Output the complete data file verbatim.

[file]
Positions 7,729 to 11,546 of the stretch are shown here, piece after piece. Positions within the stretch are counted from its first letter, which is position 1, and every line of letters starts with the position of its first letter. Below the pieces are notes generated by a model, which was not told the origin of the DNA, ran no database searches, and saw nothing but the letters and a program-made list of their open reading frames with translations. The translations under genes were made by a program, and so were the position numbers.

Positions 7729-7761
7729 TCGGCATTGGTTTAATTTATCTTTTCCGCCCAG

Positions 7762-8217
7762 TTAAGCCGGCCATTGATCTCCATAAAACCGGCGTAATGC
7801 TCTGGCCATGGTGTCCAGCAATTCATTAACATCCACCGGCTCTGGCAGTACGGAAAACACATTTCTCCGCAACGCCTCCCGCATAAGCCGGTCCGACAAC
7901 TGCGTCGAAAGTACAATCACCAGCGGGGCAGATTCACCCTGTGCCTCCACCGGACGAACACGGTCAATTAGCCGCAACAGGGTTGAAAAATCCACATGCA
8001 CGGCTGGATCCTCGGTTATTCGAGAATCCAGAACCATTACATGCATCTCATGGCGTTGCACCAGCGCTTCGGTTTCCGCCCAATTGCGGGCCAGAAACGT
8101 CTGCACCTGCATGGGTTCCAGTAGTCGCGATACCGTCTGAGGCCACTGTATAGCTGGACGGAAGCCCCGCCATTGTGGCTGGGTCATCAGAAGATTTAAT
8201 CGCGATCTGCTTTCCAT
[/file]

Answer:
Positions 7,729 to 11,546 of the stretch are shown here, piece after piece. Positions within the stretch are counted from its first letter, which is position 1, and every line of letters starts with the position of its first letter. Below the pieces are notes generated by a model, which was not told the origin of the DNA, ran no database searches, and saw nothing but the letters and a program-made list of their open reading frames with translations. The translations under genes were made by a program, and so were the position numbers.

Positions 7729-7761
7729 TCGGCATTGGTTTAATTTATCTTTTCCGCCCAG

Positions 7762-8217
7762 TTAAGCCGGCCATTGATCTCCATAAAACCGGCGTAATGC
7801 TCTGGCCATGGTGTCCAGCAATTCATTAACATCCACCGGCTCTGGCAGTACGGAAAACACATTTCTCCGCAACGCCTCCCGCATAAGCCGGTCCGACAAC
7901 TGCGTCGAAAGTACAATCACCAGCGGGGCAGATTCACCCTGTGCCTCCACCGGACGAACACGGTCAATTAGCCGCAACAGGGTTGAAAAATCCACATGCA
8001 CGGCTGGATCCTCGGTTATTCGAGAATCCAGAACCATTACATGCATCTCATGGCGTTGCACCAGCGCTTCGGTTTCCGCCCAATTGCGGGCCAGAAACGT
8101 CTGCACCTGCATGGGTTCCAGTAGTCGCGATACCGTCTGAGGCCACTGTATAGCTGGACGGAAGCCCCGCCATTGTGGCTGGGTCATCAGAAGATTTAAT
8201 CGCGATCTGCTTTCCAT